London

Walled backyard gardens in the city

This pic was on the right track. It just needed a tiny rescue to make it work.

The first thing I had to do was figure out what to cut out of the old pic. Tracing paper was my main tool:

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Then I had to position the fragment into the composition that was in my mind:

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Then I drew the composition that was in my mind:

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And then I re-drew it because my first attempt looked stupid (did I mention that, as an illustrator,  architecture is my kryponite?) :

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I began to draw the proposed comp onto the Canson 90lb working surface.

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It needed re-doing, which I did, even tho the erasures made the working surface unusable:

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Well, as you can see, after working for three and a half hours on this I still could not figure out the perspective or the architecture, so I decided to sleep on it and start over the next day.

Here’s the reason (other than my total lack of drafting skill) why this side of the illustration was so hard to get right:

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I took this photo from the third floor balcony  of the Chelsea/Knightsbridge flat of a friend. This was on one of my Summer visits, back in the days of the late ’90s and early ’00s when I would go to London for long weekends. London was where I would get into mischief, back in the late ’90s and early ’00s.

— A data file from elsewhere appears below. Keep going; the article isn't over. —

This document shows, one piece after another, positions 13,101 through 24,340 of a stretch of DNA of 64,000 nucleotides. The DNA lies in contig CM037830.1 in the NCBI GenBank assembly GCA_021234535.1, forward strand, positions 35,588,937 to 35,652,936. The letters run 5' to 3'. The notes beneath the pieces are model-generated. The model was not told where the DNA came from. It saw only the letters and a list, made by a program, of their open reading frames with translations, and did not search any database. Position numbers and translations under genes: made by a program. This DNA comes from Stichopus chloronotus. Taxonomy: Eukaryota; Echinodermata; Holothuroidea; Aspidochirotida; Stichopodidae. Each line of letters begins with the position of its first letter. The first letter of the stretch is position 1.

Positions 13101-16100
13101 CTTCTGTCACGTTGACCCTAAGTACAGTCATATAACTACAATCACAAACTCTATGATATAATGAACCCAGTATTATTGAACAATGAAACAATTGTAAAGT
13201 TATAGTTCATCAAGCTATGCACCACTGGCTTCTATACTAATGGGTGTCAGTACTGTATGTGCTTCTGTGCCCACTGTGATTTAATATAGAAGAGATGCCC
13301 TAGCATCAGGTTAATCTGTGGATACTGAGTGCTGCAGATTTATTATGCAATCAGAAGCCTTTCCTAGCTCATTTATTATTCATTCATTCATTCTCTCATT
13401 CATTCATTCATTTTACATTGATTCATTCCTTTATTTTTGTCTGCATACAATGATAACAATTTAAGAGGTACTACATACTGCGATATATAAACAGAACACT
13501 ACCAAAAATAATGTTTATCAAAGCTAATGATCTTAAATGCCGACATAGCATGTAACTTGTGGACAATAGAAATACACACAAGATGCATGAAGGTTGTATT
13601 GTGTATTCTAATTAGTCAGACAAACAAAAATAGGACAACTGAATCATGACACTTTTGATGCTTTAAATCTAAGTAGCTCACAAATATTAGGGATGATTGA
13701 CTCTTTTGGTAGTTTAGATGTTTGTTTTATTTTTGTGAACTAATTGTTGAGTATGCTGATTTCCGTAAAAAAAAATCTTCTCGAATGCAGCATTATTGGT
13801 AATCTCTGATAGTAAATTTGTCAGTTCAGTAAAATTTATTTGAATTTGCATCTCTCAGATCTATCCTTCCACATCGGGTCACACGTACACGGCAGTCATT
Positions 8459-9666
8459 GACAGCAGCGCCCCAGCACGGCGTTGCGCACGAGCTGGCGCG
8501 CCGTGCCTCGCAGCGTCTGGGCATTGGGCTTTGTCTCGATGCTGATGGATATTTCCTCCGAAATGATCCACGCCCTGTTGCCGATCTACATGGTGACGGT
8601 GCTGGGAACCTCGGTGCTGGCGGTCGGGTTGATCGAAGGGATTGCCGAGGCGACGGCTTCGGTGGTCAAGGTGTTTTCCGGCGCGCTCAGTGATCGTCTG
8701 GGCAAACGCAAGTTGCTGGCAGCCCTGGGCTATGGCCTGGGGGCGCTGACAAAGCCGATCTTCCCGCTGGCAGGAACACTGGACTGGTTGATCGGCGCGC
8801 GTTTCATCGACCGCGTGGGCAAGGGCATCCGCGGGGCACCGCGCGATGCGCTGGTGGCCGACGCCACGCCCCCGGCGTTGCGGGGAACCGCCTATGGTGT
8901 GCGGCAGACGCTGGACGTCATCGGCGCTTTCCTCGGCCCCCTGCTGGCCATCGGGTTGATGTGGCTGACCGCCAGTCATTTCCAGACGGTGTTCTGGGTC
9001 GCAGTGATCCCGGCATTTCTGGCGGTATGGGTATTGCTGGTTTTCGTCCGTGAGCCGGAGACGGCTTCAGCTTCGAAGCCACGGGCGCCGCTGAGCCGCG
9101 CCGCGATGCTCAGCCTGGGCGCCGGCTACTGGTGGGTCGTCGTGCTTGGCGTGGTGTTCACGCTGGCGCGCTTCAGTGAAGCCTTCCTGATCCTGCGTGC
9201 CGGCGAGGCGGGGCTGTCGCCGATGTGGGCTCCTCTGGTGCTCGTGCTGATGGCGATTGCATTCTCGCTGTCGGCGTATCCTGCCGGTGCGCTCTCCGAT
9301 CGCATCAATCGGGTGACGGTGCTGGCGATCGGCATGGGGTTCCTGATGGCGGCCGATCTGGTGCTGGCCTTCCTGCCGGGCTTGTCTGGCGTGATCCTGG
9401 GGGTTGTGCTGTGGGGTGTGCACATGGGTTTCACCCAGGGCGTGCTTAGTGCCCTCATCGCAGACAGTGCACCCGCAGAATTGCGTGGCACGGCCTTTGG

I also have a Winter version of the same scene:

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I also have sunset and dusk versions, nighttime versions, stormy weather sky versions, etc. I loved that view. I loved those walled backyards and the private forests contained within.

When I first illustrated this view, I used the whole photo but (see above) that Edwardian town house facing on the left side of this pic is more architecture than I can handle.  I also wanted to emphasize the walled gardens more, that is, I wanted to elongate the verdure and turn the Ed. town house around…all of which I had to make up.

And the quasi-bird’s eye perspective is very tricky.

So, I started all over again the next morning:

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Yes, the perspective is still wonky (I forgot to tell you that researching typical London buildings so I could imagine them in place in this composition takes hours or, at least, more than one). But I hope to disguise that by distracting the viewer with lots of other cool things going on in the pic.

After I had the framework pencilled onto the Canson 90lb. work surface, I went to work on the background that had to scream LONDON:

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This, too, took hours to research on the inter webs. I knew that most of the landmarks just ad to suggest St. Paul’s, or the Tower Bridge, or the Tower, or castles… but I had to get Big Ben 100% right, and Big Ben was murder to get right.